The Empire of Gold by S.A. Chakraborty

My most anticipated book of 2021 was the final part of the Daevabad trilogy, The Empire of Gold. Having been in a bit of a rut before this arrived, I was relieved and delighted by how quickly I was pulled into this wonderful story full of romance, suspense, betrayals, revelations and Arabian mythology.

Set almost immediately after the end of The Kingdom of Copper (reviewed here), the narrative switches between the three protagonists Nahri, Ali and Dara. When Nahri and Ali fled Daevabad, they find themselves transported to Cairo, while Dara has helped Nahri’s long presumed dead mother, Manizheh, to slaughter her enemies (including Ali’s family) and reclaim her throne. The stakes couldn’t be higher as Manizheh turns out to be every bit as ruthless and tyrranical as the King she replaced, forcing Dara into slavery again, and Nahri and Ali to ally with their enemies.

I’ve loved watching these characters evolve and The Empire of Gold is full of bargains, sacrificies and betrayals as the protagonists fight to save the city they all love. Nahri has always been a firm favourite, growing from a con-artist and thief who only dreamed of practicing as a physician to a gifted healer and surgeon, and a brave, compassionate leader, and it was so satisfying to finally learn her identity and parentage. Ali has changed from the idealistic and self-righteous Prince to a self-sacrificing warrior and wise leader. Finally the redemption of Dara, the most loyal warrior of Manizheh and her people who committed unforgivable attrocities in their name, was genuinely moving.

The Empire of Gold was such a bittersweet read in that I’ve fallen in love with these characters and their world, and I was desperate to know how it all ends, but didn’t want to be over either, The Daevabad trilogy has become one of my favourite fantasy series and one I’ll definitely reread. The Empire of Gold is about destruction and healing, love, friendship and family, loyalty and slavery, revenge, sacrifice and redemption, and it’s an incredibly satisfying conclusion to a brilliant trilogy. Have a lovely week. X

The Kingdom of Copper by S.A. Chakraborty

The Kingdom of Copper

The City of Brass (reviewed here) was the best book I read last year, and I loved slipping back into this world inspired by Arabian mythology in The Kingdom of Copper.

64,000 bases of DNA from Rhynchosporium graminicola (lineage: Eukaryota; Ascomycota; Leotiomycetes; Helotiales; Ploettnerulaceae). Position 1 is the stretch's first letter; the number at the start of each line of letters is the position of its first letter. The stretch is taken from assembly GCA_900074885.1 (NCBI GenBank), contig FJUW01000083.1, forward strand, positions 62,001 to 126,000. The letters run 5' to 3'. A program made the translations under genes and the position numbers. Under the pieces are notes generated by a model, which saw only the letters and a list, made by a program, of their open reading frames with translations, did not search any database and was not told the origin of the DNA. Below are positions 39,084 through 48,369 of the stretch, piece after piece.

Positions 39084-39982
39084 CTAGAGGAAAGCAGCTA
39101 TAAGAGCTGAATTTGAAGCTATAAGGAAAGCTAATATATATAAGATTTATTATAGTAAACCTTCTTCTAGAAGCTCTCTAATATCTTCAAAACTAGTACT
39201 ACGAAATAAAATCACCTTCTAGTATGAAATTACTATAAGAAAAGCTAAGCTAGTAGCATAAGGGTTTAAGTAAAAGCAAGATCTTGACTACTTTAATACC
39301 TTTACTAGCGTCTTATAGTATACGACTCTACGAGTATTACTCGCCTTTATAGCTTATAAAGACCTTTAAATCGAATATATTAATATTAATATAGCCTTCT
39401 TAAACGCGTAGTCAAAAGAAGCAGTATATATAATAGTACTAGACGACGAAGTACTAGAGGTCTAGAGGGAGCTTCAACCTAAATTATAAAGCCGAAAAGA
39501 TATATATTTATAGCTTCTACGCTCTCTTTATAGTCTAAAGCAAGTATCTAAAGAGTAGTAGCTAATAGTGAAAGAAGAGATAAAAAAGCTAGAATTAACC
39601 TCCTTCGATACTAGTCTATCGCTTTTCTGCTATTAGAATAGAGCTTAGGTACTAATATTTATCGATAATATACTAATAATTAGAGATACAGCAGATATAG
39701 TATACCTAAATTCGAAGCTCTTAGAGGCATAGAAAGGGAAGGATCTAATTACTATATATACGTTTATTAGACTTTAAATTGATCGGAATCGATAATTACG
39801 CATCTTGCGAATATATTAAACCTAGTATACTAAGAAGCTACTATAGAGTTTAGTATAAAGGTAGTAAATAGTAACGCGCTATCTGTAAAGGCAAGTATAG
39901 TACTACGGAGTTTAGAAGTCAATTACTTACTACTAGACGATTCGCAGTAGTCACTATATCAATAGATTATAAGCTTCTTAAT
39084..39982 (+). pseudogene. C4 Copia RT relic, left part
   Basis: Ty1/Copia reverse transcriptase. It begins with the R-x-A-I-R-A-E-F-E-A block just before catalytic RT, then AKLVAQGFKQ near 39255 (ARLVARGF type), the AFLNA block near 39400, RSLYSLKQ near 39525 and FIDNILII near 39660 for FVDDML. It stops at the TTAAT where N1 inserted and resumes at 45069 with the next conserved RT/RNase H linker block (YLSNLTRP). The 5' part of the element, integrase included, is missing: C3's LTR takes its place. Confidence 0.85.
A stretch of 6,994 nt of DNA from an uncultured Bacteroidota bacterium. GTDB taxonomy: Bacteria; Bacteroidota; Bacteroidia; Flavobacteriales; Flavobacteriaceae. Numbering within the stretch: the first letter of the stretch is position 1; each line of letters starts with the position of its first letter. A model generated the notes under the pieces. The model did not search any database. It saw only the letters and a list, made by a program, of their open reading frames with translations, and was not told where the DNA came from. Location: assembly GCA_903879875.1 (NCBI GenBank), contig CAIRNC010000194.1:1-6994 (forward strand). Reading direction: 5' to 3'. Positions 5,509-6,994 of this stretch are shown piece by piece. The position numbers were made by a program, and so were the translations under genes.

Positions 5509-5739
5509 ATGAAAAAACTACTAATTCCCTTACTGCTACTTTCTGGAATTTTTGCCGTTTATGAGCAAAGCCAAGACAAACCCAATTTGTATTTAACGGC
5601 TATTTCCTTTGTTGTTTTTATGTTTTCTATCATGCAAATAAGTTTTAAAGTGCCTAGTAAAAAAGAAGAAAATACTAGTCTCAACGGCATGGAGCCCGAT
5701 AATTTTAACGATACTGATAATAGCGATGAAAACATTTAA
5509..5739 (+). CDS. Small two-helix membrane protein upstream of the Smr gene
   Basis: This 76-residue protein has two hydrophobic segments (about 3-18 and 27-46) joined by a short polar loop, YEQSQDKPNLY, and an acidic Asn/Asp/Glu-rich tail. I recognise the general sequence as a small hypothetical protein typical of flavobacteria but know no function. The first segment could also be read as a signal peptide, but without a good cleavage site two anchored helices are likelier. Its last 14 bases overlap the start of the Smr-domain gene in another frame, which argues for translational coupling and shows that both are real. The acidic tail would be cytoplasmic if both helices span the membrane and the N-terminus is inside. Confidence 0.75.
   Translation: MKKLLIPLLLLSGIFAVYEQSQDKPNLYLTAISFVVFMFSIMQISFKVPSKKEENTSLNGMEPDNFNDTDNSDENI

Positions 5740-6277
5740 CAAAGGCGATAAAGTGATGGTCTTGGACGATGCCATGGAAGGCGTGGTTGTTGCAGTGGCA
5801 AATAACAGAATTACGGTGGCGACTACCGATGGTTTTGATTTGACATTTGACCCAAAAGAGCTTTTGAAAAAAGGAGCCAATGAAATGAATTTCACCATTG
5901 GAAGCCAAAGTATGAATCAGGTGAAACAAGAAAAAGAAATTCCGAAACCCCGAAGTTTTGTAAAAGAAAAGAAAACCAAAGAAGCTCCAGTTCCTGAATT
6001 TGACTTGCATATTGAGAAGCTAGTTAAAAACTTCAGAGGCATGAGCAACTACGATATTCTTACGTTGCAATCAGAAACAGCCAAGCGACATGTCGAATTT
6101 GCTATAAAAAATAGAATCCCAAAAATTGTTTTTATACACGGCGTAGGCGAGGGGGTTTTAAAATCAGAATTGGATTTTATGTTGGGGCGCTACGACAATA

Set five years after the first book, Nahri has been forced to marry King Ghassan’s eldest son, Muntadhir, while Prince Ali has been exiled, and Dara has been freed from Ifrit enthrallment by Nahri’s mother, Manizheh.

Generations and tribes clash in a conflict that pits husbands against wives, parents against children, and siblings against each other. Ali is caught between his scheming relatives, as much as Nahri is caught between the rival factions of daeva and djinn. Nahri and Ali try to ease tensions between their rival tribes and improve conditions for the persecuted half-human shafit, while their parents’ generation seek vengeance, power and control over the city of Daevabad.

The Kingdom of Copper2

Despite the fantasy setting, this story explores universal themes of love, loyalty, family, idealism and fanaticism, prejudice and revenge, and I’m so looking forward to finding out how the story resolves in the final part of this trilogy. Have a lovely week. X

The City of Brass by S.A. Chakraborty

CityofBrass

The story begins in Cairo where a young woman called Nahri is working as a thief and con-artist, though she dreams of becoming a physician. During a ceremony to exorcise a demon possessing a young girl, she accidentally summons a warrior Djinn (or rather a Daeva) called Dara, and is pulled into a world of flying carpets, mythical beasts and simmering tensions between the different races of Ifrit, Djinn, Daeva and half-human Shafit. One of the things I loved most about The City of Brass was that it drew from Arabian folklore and mythology which was such a refreshing contrast to the countless medieval European inspired fantasy stories that dominate the genre.

The narrative switches between two perspectives, Nahri, and Ali, a Djinn Prince in the city of Daevabad. The three main characters, Nahri, Dara and Ali are all flawed and victims of circumstance in their own way: Independent and used to fending for herself, Nahri finds herself caught between feuding factions all plotting her future with little consideration for what she wants; Dara was enslaved by the Ifrit to serve human masters and is weighed down by the guilt and shame of all the lives he’s taken and the things he did while enthralled; while Ali – as the second son of King Ghassan – has been trained as a warrior, when he longs to become a scholar and end the injustice and hypocrisy he witnesses.

CityofBrass2

The City of Brass is probably the best book I’ve read this year, though it’s not perfect as there are some pacing issues and a few slightly predictable twists, but I was still captivated by this tense, political and character-driven drama as Nahri and Ali discover just how ruthless King Ghassan is and how far he has gone to hold on to his throne and maintain order in the city of Daevabad. This is the first book in The Daevabad Trilogy and I’m looking forward to finding what happens next. Have a lovely week. X